Child care has long-term impact

I can hardly wait to cheer on “our” home team, the Carolina Panthers, on Super Bowl Sunday! It is easy to see how having national sports teams feed our state’s economy. The money that the sports industry generates is obvious, and it clearly impacts many associated markets.

Would you believe me if I told you that the child care industry in North Carolina generates more than $1.7 billion a year, and that figure is on par with the revenue generated by the spectator sports industry in North Carolina (think Carolina Panthers, Carolina Hurricanes and Charlotte Hornets)?

I was pretty surprised to learn that fact, even though I am keenly aware of the economic infrastructure child care provides to our workforce. The Committee for Economic Development estimates that North Carolina’s child care industry supports an additional $1.3 billion in indirect and induced output to other industry sectors.

A child care center is a small business that employs staff, pays taxes and supports other employers by providing care to the children of their employees. In North Carolina, there are 16,641 child care establishments serving nearly 500,000 children and providing nearly 50,000 jobs.

Child care allows parents to work outside the home and is essential to the success of the state’s business sector. Employers report a decrease in absenteeism due to family issues (a cost of $2.75 billion each year to North Carolina businesses) and an increase in productivity when their employees have access to stable, quality child care.

The Federal Reserve Bank has numerous bodies of research illustrating the economic impact early childhood investments have on our nation’s economy, and how those investments critically impact businesses today.

What I get most excited about, however, is thinking about its impact on tomorrow. Child care has important long-term implications on the workforce we’re building for our future. High-quality, early learning environments will ensure that workers are ready.

Research proves over and over that high-quality, early learning environments will result in children who are: better prepared for success in elementary school; less likely to need special education interventions; 43 percent less likely to be held back in school; more likely to graduate from high school and college; less likely to commit a crime; more likely to be employed; more likely to have high earnings as adults; and less likely to become dependent on welfare or involved with law enforcement.

I’ve reported before that more than half of the students entering kindergarten in Henderson County are entering “unprepared” for success. The Pew Charitable Trust reports that “each year more than 200,000 children repeat kindergarten. North Carolina spent more than $170 million for children retained in kindergarten, first, second and third grades during the 2001-2002 school years.”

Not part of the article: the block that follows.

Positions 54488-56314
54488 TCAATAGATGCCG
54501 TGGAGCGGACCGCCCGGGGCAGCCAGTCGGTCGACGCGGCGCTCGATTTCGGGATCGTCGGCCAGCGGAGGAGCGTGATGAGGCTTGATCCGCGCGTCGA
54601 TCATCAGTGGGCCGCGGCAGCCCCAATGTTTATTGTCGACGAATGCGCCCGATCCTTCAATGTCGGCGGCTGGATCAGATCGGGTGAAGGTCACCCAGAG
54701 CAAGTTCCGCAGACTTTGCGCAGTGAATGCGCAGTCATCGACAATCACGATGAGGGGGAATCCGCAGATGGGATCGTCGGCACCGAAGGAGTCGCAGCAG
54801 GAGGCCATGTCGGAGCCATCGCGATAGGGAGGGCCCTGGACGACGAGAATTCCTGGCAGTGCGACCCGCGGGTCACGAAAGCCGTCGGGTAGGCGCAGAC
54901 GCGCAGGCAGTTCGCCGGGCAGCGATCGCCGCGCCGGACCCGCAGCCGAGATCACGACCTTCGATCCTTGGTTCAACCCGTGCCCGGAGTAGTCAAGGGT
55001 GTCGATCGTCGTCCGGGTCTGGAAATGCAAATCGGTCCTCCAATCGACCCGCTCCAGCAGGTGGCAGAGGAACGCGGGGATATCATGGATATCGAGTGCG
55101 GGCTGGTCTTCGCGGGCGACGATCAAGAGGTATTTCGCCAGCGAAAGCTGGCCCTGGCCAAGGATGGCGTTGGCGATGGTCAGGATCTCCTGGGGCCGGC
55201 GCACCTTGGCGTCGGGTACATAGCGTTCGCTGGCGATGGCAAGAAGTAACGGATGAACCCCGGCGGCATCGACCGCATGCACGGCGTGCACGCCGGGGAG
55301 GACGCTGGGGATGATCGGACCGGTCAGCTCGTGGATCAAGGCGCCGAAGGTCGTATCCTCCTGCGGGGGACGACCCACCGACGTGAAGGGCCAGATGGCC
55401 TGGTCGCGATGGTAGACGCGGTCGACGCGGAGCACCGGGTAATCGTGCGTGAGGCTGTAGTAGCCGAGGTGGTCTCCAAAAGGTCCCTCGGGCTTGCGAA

The foundation for future learning and skill development is laid in a child’s first five years of life when the brain develops at its most rapid rate. Children in a high-quality, early learning environment should feel safe, loved and nurtured. Their environment should be an enriching one where they have opportunities to learn how to have conversations, how to wait their turn, how to work in groups and how to share. Given these opportunities, they will develop social skills they will use for the rest of their lives.

In a child care setting, children have access to materials that may not be available at home and activities that help them develop their gross and fine motor skills. Again, these are skills they will use throughout life. All of this happens in free and creative play, and is an important part of brain development.

They will also develop pre-literacy skills, early math skills and problem-solving strategies that will help in school. A high-quality child care environment can be especially important to children in poverty by providing enriching environments and important support to the child while also supporting the whole family.

In 2001, North Carolina began to measure the quality of child care on a five-point scale. When the Children & Family Resource Center opened its doors, the average rating of child care in Henderson County was only 1.95 stars. Over time, we have improved to 4.37 stars!

A critical indicator of quality is the child care provider’s education level. Quality has improved because we have made investments in teaching and training child care professionals in our community, providing personalized technical assistance and coaching and professional development course work for continuing education. A partnership between the Children & Family Resource Center and Smart Start of Henderson County, along with the contributions of our donors, has supported this work.

The home environment is equally important to ensuring that our children are ready for school. More children enter kindergarten having no prior preschool or child care experience than children who do. We believe parents are their children’s first and best teachers.

Therefore, it is important that families have access to information and support when parenting young children. The Children & Family Resource Center’s Early Learning Center provides that support to families of young children by offering books and learning materials that can be used in the home to enhance learning.

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